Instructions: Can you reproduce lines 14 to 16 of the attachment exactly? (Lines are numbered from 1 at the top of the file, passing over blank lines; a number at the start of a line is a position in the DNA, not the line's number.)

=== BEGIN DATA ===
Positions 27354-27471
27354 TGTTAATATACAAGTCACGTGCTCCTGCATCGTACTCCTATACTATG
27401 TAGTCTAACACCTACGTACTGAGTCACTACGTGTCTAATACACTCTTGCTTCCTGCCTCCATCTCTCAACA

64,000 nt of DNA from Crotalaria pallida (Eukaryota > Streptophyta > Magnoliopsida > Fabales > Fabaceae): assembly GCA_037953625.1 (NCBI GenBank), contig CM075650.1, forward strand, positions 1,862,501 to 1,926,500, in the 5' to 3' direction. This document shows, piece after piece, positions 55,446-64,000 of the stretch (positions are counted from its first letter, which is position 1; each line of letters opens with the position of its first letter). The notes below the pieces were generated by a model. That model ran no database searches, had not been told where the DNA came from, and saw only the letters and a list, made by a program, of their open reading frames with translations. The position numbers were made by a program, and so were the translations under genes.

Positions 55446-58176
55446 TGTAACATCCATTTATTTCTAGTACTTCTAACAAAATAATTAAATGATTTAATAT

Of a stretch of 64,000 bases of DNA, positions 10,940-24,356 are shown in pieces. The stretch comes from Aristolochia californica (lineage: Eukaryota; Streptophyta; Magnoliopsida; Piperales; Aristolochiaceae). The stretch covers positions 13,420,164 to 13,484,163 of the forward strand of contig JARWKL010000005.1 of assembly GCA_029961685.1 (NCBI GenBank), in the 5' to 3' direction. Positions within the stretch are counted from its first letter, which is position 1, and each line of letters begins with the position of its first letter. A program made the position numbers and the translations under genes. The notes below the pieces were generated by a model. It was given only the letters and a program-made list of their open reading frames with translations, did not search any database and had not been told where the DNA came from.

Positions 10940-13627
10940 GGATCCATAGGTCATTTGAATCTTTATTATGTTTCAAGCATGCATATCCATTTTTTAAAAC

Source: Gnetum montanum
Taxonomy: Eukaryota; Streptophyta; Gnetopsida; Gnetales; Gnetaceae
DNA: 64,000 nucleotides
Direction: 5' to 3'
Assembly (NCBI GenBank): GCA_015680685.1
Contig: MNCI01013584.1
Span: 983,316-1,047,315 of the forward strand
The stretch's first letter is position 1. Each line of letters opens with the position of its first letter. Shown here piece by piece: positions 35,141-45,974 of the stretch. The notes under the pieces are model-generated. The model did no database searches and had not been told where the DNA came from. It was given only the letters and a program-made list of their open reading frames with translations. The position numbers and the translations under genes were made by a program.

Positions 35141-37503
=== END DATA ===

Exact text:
Assembly (NCBI GenBank): GCA_015680685.1
Contig: MNCI01013584.1
Span: 983,316-1,047,315 of the forward strand